As a deputy manager I try to spend some time with each young person during admission to recap on the admission discussion that is conducted during their first few days with staff and to get to know the young person a little. It allows the young person to meet with management and it can help to expel the myth that managers can’t be approached by the young people and encourages an open door policy. It is also a good way of relaying to the staff what we as management expect from staff and young people during their time with us. This continues throughout the placement as we have manager/young person consultations where we sit with the young people and discuss how the placement is going. As a home we proudly have our Trotters Tuesday where we all sit together for a fry up and a catch up. It’s proved to be an excellent way of communicating with the young people.
We have very good communication practice with professionals and as we are based in Wales I have the advantage in being able to communicate in Welsh and English fluently. This has become invaluable when dealing with local authorities, emergency services and inspectors alike. We have regular communication with local police officers, youth offending teams, medical professionals and local businesses which has become asset when working with young people in crisis. For instance we are able to contact local police and YOT services for advice due to the relationship we have because of our improved communication practices. Having this relationship can mean the difference between a young person in crisis being criminalised or not. We have found that local police officers will now communicate with us first before deploying ever shrinking resources to deal with an incident and potentially exacerbating the situation.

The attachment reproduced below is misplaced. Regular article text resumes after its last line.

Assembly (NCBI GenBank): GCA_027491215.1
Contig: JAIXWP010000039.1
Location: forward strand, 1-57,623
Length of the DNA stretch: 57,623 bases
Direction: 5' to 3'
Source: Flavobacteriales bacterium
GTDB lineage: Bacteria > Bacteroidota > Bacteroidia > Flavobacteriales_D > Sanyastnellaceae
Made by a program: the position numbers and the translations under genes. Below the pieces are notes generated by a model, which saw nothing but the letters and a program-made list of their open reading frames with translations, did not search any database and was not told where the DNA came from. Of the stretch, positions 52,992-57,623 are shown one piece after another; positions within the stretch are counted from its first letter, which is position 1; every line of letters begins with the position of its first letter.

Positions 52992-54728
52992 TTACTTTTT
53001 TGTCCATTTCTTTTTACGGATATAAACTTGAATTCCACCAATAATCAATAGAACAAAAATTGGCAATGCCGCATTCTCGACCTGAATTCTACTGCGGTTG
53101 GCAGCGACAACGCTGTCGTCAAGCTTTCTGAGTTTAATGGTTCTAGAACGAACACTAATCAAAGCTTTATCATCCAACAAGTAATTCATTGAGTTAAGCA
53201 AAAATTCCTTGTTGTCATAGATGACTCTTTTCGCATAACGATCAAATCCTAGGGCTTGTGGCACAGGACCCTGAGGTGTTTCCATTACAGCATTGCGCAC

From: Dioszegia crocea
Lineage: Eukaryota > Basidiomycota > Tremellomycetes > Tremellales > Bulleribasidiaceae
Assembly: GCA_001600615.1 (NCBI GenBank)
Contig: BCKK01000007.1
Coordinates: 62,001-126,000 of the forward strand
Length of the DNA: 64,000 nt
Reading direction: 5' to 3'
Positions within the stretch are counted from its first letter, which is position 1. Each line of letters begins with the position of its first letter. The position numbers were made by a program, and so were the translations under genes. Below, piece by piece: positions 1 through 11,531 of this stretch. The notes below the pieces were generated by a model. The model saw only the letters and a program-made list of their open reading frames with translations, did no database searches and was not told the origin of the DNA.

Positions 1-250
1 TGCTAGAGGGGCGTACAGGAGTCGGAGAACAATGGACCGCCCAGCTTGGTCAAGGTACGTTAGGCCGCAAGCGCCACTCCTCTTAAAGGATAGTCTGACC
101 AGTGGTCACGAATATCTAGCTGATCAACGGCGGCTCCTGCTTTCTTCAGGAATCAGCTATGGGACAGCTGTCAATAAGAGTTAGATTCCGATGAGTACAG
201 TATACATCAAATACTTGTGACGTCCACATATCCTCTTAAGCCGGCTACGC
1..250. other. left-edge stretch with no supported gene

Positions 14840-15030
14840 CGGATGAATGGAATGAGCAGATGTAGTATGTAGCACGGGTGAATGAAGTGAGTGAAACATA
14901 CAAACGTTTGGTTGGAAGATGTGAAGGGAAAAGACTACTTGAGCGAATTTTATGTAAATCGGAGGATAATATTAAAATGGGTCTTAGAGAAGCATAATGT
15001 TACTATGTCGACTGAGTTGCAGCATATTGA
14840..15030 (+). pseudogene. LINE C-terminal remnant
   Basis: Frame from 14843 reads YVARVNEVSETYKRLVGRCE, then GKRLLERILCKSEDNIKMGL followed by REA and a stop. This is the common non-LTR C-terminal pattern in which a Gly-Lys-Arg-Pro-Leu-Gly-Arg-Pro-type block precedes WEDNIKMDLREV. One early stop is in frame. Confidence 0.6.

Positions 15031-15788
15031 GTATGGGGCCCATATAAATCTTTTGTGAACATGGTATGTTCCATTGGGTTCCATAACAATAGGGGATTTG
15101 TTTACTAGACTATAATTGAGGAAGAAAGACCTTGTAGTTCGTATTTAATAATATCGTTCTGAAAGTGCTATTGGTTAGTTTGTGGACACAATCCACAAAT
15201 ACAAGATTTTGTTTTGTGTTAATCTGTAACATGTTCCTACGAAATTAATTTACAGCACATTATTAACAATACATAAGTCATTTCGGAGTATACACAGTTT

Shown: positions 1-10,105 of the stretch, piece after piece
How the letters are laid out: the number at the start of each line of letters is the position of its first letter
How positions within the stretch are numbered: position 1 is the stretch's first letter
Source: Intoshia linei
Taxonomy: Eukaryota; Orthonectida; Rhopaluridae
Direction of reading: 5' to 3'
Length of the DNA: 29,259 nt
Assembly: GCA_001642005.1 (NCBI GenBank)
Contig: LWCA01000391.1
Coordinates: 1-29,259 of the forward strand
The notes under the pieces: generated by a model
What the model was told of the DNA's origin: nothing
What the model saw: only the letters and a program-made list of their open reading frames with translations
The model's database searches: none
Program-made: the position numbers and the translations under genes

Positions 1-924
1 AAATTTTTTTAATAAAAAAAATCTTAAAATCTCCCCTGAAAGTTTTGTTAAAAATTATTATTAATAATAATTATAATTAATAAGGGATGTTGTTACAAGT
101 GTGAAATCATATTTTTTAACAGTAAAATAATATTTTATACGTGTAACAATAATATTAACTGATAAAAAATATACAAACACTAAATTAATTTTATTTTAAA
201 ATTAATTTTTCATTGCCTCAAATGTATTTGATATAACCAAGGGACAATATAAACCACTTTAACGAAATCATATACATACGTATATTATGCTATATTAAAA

We also have to communicate effectively with parents, social workers and local authorities. We have a new Management/Parent consultation document that we try to use when speaking to parents with regards to the care being provided to their child. The responses are not always positive but the parents feel they too have a voice in what is sometimes a very difficult situation that they have no control over. We record all conversations had with parents, social workers and professionals regarding the young people so that we can evidence these calls to our inspectors so that they can also see that we have a good level of communication with all parties involved. We send regular weekly updates via e-mail to social workers and staff call the allocated social worker twice weekly to update at the end of every shift.
Communication with employees is difficult in a home such as ours with 38 staff members working different shift patterns throughout the month. This is why we have 2 team meetings a month and every employee has a supervision a month in order to ensure that information is passed on. After every shift the staff have a debrief to raise any concerns they have or what has worked well during their shift. Before coming off the shift the staff fill out a handover book for the new team so they have all the information needed to work with their individual young person. Any appointments that have been booked are written in the main diary, placement diary and in the handover book to avoid any appointments missed. Staff training days are added to the rota as well as placed on the notice board. I have regular communication with a variety of departments within the company and again good communication is paramount. I deal with the majority of Health and Safety matters where good communication is essential. As with every company there is always room for improvement and we are continuously trying to find better ways of communicating.